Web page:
Family Business Insights

Economic Woes May Slow Business Transitions, Activity Remains Busy

Tom Burroughes, Group Editor, May 18, 2022

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Changing pace
Before the pandemic there was a robust market for mergers and acquisitions in the small- and medium-sized enterprise sector. Some of that M&A dropped off when the pandemic struck and lockdowns began. Then there was the rise of the SPAC phenomenon and some recovery in corporate activity, Jack said. (He referred to Special Purpose Acquisition Companies, entities that suddenly became very active about two years ago although activity and valuations have sunk over the past six months.)

Some activity has faded a bit this year, Jack said, affected by various forces at work.

FWR asked if macroeconomic news, such as rising consumer price inflation that is north of 8 per cent on an annualized basis, is hitting M&A activity in the SME space that UBS is helping owners on. 

“As the April CPI results show, inflation may be at or near peak level and we’re in a moment of increasing rates, which also mean higher costs of capital,” Jack said. “Business owners who are using leverage to help grow their business will face increasing interest expense (coupled with supply chain issues/higher inflation driving costs of supplies, wages, etc.). However, in our view, changes to the price of capital in the US should not have an overly adverse impact on private business prospects in 2022.”

“On the buy side, higher cost of capital also impacts those looking to acquire businesses, making those acquisitions more expensive. This may particularly impact private equity, who tend to use sizable amounts of liquidity to help finance their acquisitions,” Jack continued. “However, rates are still very low and the levels of dry powder from potential acquirers is still very high.”

“Market volatility and the rising economic uncertainty may give some pause on near-term business sales, but I would say it’s still too early to tell. We expect that strong businesses will continue to appeal to strategic and financial buyers,” he said.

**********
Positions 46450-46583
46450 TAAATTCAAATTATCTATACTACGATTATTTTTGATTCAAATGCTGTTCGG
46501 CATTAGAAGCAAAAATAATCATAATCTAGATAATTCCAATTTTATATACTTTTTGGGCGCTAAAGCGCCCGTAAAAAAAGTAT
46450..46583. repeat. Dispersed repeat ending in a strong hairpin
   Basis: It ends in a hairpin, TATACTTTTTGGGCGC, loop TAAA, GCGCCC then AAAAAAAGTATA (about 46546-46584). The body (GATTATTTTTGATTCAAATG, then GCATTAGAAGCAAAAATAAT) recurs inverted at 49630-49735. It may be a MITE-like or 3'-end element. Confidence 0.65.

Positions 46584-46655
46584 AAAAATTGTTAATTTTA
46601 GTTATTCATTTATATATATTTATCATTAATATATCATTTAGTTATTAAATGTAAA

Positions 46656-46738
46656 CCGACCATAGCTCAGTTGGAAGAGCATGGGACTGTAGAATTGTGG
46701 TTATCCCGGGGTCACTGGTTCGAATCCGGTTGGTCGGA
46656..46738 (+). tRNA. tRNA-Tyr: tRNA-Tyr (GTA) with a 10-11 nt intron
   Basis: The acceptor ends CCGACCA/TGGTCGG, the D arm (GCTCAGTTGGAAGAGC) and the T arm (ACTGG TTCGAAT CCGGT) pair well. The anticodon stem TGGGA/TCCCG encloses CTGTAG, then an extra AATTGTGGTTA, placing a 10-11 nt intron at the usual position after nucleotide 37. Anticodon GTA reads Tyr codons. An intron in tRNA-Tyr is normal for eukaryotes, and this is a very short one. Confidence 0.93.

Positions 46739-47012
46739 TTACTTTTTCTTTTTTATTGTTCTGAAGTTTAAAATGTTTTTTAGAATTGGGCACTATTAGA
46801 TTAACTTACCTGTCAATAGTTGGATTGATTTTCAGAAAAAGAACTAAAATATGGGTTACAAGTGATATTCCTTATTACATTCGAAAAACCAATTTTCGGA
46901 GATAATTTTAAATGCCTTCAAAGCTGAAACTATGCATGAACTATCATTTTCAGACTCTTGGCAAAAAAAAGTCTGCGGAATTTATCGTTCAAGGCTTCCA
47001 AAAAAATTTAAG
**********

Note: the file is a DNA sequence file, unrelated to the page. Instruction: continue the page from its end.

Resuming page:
Some owners are focusing on getting their businesses in shape for a sale and working through various issues before deciding to press the button. 

Potential tax changes from Washington DC last year created a lot of conversations, even though the tax hikes did not come to pass; the reality is that certain tax thresholds are due to change by 2025, so planning and adjustment is still necessary, Jack said. 

A sign of how helping business owners to transition is a big area can be seen by the rise of designations such as the Certified Exit Planning Advisor mark.  

Advice in action
Case studies tell powerful stories. For example, UBS explains how a client, founder of a digital communications firm, got to know UBS years before the firm was sold. The bank explained its “entrepreneur’s total-wealth optimization process,” or ETOP to the client. This is a proprietary process developed by UBS to give entrepreneurs and their families relevant advice and solutions, both before and after an exit from their business. 

The family asked UBS to put planning strategies in place a few weeks before the family finalized a purchase and sale agreement to sell the company. UBS put together a team, with a figure from the UBS Advanced Planning Group, a trust and estates attorney and an ultra-high net worth-focused accountant. Eventually, the firm was sold for $148 million.

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